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One Health Study

Penn Veterinary Medicine Librarian

Margy Lindem's picture
Margy Lindem
Contact:
Hill Pavilion
380 S. University Ave.,
Philadelphia, PA 19104
Website

Search steps

  1. Define your research question or questions
  2. Determine key concepts and identify search terms and operators (iterative)
    • subject headings and textwords - use as building blocks in your search
    • operators and limiters, phrase, truncation and wildcards
    • field searching
  3. Choose sources
    • multidisciplinary databases for scoping searches
    • research databases
    • grey literature and statistics
  4. Review and manage results
    • save search strategies 
    • save relevant citations
    • find full text
    • share and annotate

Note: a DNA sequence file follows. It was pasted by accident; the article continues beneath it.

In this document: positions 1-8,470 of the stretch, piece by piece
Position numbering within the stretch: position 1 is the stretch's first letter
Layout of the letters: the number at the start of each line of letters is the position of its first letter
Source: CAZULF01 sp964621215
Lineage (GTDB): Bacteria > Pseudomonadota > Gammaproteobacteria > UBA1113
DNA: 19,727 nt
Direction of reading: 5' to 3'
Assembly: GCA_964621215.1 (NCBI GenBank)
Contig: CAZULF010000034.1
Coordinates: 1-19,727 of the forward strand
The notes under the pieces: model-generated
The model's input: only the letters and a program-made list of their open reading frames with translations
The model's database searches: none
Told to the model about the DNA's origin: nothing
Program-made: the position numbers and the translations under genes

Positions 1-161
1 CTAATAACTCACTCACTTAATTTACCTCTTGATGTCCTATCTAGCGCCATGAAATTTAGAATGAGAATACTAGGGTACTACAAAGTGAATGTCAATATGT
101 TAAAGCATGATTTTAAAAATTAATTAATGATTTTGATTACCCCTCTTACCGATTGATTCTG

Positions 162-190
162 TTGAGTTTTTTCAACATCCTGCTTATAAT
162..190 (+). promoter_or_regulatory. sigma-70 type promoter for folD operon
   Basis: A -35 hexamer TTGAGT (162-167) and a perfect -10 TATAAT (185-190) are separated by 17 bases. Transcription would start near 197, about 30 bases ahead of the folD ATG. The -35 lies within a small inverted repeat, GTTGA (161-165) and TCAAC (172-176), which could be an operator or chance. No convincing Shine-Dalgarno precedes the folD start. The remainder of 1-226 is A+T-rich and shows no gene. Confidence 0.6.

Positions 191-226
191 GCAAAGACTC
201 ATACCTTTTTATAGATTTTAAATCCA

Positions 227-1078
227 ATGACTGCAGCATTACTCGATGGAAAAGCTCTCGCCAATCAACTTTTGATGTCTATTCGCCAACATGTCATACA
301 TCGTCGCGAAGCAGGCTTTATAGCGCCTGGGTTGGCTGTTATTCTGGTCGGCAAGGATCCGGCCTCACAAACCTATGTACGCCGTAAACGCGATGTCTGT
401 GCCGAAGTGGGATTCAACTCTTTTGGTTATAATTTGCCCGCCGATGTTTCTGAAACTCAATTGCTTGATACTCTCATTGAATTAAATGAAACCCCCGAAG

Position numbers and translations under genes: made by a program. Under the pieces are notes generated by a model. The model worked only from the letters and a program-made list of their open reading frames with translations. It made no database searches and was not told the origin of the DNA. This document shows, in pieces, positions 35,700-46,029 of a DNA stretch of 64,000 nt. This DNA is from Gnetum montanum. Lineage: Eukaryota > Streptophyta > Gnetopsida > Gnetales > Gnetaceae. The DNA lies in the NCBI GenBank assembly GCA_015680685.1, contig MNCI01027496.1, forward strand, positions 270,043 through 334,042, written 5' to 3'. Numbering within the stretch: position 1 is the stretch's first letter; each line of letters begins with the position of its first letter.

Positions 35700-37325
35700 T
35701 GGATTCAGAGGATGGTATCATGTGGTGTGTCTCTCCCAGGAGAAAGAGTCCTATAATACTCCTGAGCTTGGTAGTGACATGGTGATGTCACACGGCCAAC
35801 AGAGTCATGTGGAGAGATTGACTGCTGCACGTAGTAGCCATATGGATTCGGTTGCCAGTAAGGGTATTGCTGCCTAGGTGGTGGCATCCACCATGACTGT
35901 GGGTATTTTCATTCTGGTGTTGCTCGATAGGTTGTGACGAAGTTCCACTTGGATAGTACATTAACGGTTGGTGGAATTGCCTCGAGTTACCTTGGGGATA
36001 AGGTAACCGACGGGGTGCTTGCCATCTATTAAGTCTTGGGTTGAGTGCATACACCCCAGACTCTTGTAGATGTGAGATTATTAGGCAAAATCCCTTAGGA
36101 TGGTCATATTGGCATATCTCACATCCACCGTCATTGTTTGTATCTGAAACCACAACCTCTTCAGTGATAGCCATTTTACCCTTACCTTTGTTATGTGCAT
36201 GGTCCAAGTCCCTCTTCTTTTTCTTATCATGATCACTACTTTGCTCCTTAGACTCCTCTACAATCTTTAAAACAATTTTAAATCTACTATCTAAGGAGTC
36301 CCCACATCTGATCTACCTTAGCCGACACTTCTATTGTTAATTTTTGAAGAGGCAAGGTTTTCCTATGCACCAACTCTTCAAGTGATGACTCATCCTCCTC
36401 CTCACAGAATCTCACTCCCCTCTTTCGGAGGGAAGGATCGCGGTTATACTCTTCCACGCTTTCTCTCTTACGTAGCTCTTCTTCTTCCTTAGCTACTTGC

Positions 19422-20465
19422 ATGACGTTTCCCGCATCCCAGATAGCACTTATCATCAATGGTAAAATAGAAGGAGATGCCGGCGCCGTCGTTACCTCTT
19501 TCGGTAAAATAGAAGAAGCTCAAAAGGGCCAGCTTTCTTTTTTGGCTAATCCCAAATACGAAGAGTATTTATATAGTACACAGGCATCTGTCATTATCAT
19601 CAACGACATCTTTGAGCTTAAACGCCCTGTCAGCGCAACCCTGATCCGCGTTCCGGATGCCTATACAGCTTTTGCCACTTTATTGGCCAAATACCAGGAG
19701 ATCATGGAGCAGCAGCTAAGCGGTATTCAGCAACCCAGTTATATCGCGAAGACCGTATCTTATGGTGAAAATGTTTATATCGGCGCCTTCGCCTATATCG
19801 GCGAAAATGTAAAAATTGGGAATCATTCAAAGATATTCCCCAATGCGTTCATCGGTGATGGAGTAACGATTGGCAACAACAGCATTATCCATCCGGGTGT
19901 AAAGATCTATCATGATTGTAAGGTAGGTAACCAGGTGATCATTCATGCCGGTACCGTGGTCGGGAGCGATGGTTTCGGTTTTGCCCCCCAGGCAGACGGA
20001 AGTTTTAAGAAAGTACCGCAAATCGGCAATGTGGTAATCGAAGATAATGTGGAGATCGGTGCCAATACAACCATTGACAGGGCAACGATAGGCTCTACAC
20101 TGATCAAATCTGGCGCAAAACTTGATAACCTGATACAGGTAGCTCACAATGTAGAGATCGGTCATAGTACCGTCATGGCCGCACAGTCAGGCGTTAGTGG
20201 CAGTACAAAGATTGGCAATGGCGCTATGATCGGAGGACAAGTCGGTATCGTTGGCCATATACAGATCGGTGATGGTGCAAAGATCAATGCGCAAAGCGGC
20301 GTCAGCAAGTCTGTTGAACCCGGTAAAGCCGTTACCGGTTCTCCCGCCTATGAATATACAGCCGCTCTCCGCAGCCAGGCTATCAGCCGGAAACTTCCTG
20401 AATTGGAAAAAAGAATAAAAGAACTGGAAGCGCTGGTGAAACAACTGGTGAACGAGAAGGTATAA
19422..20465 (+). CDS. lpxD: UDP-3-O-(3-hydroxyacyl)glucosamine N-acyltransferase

• keep a simple search journal noting databases you've searched, scoping search for cutting and pasting, etc.
    • keep a concept table - grid of synonymous text words and subject headings for each concept in your research question

 

Moving from a known article

building a search from a known article


  • Author keywords may be available.  Most specialty databases (PubMed, CAB Abstracts, PsycINFO, etc.) will have subject heading thesauri
  • Use GoogleScholar, Scopus and Web of Science to find citing articles
  • Similar Articles/Related Articles can be based on subject headings or, in databases without subject headings like Scopus and Web of Science, based on co-citation.  See article in PubMed
  • Use Scopus and Web of Science to review references for articles (and download them), even if the full text is not available
  • Look at Acknowledgments in the article or the Grants Sponsor field to see who funded the research, and may have funded similar projects